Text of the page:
4 seniors: Opioid epidemic affecting older patients

OKLAHOMA CITY – The opioid epidemic stretches across the country, but it is also a problem for older adults.

Over the past two decades, opioids have become a commonly prescribed medication for arthritis, cancer, neurological diseases and other illnesses.

In fact, nearly a third of all Medicare patients were prescribed opioid painkillers in 2015. That same year, 2.7 million Americans over the age of 50 abused the drugs.

If your parent or loved one may be addicted to opioids if they can’t stop taking the drug, even if it is causing problems with their family. If you think your loved one is addicted, ask them to see a doctor. You can find a specialist through the American Society of Addiction Medicine or the American Academy of Addiction Psychiatry.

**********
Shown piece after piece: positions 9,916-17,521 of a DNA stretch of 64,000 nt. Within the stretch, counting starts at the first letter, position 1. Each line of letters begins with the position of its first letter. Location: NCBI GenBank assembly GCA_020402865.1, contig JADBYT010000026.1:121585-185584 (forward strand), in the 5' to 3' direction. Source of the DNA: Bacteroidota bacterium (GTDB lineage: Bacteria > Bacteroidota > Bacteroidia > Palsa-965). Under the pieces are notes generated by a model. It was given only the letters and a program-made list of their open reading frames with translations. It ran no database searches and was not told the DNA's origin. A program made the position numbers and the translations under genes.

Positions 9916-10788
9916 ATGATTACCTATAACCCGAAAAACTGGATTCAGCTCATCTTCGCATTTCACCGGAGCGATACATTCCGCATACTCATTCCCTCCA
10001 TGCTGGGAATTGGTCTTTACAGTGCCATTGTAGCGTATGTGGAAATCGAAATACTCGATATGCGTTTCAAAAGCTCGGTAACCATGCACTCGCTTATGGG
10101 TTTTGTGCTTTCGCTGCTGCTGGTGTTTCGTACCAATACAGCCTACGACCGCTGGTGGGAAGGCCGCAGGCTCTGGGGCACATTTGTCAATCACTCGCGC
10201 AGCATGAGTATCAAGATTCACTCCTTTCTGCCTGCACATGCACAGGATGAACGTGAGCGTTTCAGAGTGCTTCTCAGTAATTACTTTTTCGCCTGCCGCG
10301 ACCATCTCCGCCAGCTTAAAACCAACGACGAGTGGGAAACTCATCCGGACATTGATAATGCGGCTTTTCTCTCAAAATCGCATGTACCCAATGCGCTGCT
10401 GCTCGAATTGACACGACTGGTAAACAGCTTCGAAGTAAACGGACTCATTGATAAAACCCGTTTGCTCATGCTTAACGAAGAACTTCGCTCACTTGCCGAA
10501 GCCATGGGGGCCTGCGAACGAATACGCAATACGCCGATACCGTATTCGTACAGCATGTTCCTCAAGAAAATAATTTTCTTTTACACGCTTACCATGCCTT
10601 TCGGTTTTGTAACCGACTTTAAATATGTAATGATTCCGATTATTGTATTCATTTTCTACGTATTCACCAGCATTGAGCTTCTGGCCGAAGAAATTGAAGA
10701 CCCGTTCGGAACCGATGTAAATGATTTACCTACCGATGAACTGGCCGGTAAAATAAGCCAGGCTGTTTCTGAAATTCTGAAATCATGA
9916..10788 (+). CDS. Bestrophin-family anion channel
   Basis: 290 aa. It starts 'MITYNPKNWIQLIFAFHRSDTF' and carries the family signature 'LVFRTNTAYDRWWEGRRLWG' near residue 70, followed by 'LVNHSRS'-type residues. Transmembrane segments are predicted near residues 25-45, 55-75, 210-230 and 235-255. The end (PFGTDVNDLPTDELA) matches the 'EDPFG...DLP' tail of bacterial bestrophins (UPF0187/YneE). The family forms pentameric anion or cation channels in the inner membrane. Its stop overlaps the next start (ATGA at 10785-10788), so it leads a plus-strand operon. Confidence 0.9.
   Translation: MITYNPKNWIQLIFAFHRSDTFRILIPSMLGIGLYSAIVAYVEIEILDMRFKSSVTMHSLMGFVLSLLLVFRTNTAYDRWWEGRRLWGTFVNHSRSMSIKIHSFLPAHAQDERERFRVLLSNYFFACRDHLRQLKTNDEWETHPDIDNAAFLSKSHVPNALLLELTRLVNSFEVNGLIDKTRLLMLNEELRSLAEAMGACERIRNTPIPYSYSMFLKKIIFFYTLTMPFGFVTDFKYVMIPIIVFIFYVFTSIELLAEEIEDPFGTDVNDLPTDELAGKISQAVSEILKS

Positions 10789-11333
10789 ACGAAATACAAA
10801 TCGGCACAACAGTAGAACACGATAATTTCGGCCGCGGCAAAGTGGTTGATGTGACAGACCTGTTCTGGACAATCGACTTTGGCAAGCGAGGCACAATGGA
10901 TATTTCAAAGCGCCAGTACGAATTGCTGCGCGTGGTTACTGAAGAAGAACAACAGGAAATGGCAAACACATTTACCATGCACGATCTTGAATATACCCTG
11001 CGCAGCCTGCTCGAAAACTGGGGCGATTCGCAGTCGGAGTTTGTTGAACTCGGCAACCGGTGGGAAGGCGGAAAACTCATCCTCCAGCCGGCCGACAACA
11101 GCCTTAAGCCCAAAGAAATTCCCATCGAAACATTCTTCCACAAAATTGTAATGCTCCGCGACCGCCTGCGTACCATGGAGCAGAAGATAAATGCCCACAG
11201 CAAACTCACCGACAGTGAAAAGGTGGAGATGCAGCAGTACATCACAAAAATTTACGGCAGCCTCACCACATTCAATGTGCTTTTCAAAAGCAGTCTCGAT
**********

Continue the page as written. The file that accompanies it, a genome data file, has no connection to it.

Treatments are different for every person, but the main goal is to help them stop using the drug in the future.

Their doctor can prescribe certain medicines to help relieve withdrawal symptoms like methadone, buprenorphine and naltrexone.

After detox, behavioral treatments such as individual counseling and cognitive therapy can help them learn to manage depression, avoid the drug, deal with cravings and heal damaged relationships.

For help, call the Substance Abuse and Mental Health Services Administration help line at 800-662-4357.

If your loved one’s doctor prescribes opioids in excess or without legitimate reason, report them to your state medical board.